Lughnasa Eve Blessings

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Today is the final day of summer in the Celtic Calendar…Happy Lughnasa!

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May the days of harvest be filled with abundance and delight!

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As the Earth offers up her bounty, may your heart be filled with thanks.

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Enjoy the coolness of the early morning air as the days move inexorably toward Autumn.

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Take time to preserve your harvest for the months ahead…

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Bless you all!

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The Month of Lughnasa

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Lughnasa heralds the beginning of Autumn in the Celtic calendar.

Leaves have already begun to drop, with the gentle Birch tree being the first to shed.

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There is so much fertility in this annual drop…Bealtaine now boasts reasonable soil, compared to ten years ago!

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The change is equally gentle this year, as the summer gradually fades. 

Sedums are developing their flower heads, slow to open, with big, flat, pink flowers coming through.

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Pockets of light mist occur in the early evening, shrouding valleys and dips.

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Lughnasa is my favourite month as the transition into Autumn begins.

Tonight a full moon will rise.

The air is still. Woodsmoke drifts lazily from the old stone chimney and bats begin to venture out.

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I am half-sick of the daily news and the threat of war.

I have started knitting again, as a form of relaxing therapy and a choice to be constructive in the face of impending destruction!

Just handling the pure wool and staring at the colours and textures is both a comfort and a delight!

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As we enter Autumn we are ready for change.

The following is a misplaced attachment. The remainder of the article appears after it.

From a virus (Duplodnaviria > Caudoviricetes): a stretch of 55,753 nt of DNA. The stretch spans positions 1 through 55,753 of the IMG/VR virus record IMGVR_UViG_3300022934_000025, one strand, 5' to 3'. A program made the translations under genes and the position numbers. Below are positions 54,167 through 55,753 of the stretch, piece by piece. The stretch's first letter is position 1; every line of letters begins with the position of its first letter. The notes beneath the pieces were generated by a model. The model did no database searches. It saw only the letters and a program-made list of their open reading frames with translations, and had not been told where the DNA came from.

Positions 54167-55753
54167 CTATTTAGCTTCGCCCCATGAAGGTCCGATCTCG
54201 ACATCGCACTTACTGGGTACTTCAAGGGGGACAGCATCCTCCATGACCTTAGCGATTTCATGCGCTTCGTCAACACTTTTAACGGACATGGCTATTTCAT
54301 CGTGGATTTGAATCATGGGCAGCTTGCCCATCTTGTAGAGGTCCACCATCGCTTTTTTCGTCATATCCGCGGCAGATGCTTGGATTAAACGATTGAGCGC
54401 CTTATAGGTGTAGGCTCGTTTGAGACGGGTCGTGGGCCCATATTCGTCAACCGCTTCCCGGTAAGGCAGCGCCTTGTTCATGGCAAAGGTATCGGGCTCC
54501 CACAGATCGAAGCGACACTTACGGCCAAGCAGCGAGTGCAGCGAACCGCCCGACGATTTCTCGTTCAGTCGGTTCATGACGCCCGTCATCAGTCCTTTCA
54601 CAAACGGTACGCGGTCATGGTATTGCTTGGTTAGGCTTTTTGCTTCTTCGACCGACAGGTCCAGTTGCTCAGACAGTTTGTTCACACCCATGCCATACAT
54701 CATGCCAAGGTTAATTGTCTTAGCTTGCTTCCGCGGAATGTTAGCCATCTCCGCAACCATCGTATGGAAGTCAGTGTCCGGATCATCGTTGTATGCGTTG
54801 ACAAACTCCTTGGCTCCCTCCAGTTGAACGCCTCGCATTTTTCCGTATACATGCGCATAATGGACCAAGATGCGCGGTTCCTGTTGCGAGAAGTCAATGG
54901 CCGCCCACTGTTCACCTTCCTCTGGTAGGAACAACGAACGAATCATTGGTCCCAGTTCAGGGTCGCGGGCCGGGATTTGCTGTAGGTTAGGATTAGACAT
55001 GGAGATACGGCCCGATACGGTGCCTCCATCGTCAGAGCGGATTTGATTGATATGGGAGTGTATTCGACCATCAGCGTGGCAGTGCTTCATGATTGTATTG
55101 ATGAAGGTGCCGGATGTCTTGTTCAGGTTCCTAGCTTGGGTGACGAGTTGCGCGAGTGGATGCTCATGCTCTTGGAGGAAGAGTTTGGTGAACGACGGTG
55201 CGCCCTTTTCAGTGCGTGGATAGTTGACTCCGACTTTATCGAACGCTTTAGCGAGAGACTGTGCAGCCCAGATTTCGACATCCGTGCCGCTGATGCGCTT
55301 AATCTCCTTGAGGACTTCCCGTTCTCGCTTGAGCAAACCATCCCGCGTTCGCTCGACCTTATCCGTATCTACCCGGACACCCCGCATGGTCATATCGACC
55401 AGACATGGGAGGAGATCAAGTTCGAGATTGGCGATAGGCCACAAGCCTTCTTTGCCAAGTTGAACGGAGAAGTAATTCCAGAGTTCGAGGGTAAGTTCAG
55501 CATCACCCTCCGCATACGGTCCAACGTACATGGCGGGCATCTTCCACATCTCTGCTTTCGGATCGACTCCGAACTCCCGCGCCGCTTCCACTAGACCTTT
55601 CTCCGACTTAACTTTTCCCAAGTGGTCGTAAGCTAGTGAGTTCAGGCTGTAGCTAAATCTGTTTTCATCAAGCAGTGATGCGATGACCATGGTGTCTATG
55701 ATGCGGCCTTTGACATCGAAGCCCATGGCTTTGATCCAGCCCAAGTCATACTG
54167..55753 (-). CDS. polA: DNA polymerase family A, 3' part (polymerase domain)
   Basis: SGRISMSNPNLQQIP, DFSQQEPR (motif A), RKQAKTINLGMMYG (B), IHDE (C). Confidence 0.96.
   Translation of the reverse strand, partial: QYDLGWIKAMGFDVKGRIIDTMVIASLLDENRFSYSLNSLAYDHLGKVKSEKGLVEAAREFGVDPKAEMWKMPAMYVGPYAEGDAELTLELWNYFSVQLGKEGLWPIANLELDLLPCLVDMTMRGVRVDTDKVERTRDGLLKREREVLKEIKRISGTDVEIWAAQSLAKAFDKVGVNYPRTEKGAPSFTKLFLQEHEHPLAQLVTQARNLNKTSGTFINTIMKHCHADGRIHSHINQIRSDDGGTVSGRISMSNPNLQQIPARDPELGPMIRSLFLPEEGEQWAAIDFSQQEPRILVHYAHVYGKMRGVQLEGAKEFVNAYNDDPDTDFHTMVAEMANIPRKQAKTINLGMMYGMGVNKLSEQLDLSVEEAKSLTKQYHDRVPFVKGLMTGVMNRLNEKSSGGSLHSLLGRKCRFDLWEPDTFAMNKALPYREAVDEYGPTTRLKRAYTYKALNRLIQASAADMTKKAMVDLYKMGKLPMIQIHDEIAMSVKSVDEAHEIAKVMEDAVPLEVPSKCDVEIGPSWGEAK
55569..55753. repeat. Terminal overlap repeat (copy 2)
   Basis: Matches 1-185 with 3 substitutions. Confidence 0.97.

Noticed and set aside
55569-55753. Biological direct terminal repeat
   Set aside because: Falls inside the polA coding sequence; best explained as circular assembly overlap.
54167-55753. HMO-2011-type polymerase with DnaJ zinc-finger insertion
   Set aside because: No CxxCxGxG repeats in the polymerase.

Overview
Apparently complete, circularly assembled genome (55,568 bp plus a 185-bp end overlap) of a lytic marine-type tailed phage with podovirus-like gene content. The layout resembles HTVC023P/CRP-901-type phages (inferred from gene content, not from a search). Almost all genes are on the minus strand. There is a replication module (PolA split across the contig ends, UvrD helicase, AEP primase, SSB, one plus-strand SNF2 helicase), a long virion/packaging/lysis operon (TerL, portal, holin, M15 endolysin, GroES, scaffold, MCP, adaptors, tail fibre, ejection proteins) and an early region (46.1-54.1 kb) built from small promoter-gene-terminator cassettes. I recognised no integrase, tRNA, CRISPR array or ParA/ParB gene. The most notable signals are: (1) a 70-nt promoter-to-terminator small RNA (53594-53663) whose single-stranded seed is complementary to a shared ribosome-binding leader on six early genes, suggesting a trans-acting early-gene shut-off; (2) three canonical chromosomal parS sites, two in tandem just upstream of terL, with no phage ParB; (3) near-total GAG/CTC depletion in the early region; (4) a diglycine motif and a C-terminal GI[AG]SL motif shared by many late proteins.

As we are driven into unstable times, so we need to prepare too.

Creating is important.

It keeps us grounded and optimistic.

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The seasons continue, undisturbed by the vagaries of man.

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And so shall I!

 

 

 

Lughnasa Gardens and Weddings

cow parsley at Bealtaine Cottage Permaculture GardensAs early Lughnasa transforms the permaculture gardens of Bealtaine Cottage into a colourful abundance and the harvest continues, the early days of an Irish autumn unfold.

Berries on the HawthornThe berries on the Hawthorn are turning colour and the magic of a warm autumn fills the air!

Mushrooms at Bealtaine gardensThese mushrooms are growing today near a clump of Birch trees in the woodland gardens further down from the front of the cottage.

willow archway in the permaculture gardensThe willow archway here has closed in on either side as the summer growth has cast even more shade in the new woodland. early autumn in the permaculture gardens of Bealtaine CottageBamboo and Dogwood have almost merged to close this path. As you can see, the leaves are beginning to drop.

entrance to the Fairy WoodThe entrance to the Fairy Wood is closing too…there is a lot of work ahead this Autumn as the cutback begins!

New beds by the front door of the cottageHere are the new beds by the front door of the cottage. They are filled with home-made compost and planted with Birch and Cotoneaster, both grown from seed.

New bed by the entrance to Bealtaine CottageI love the simplicity of creating gardens around an old cottage…fuss-free and free!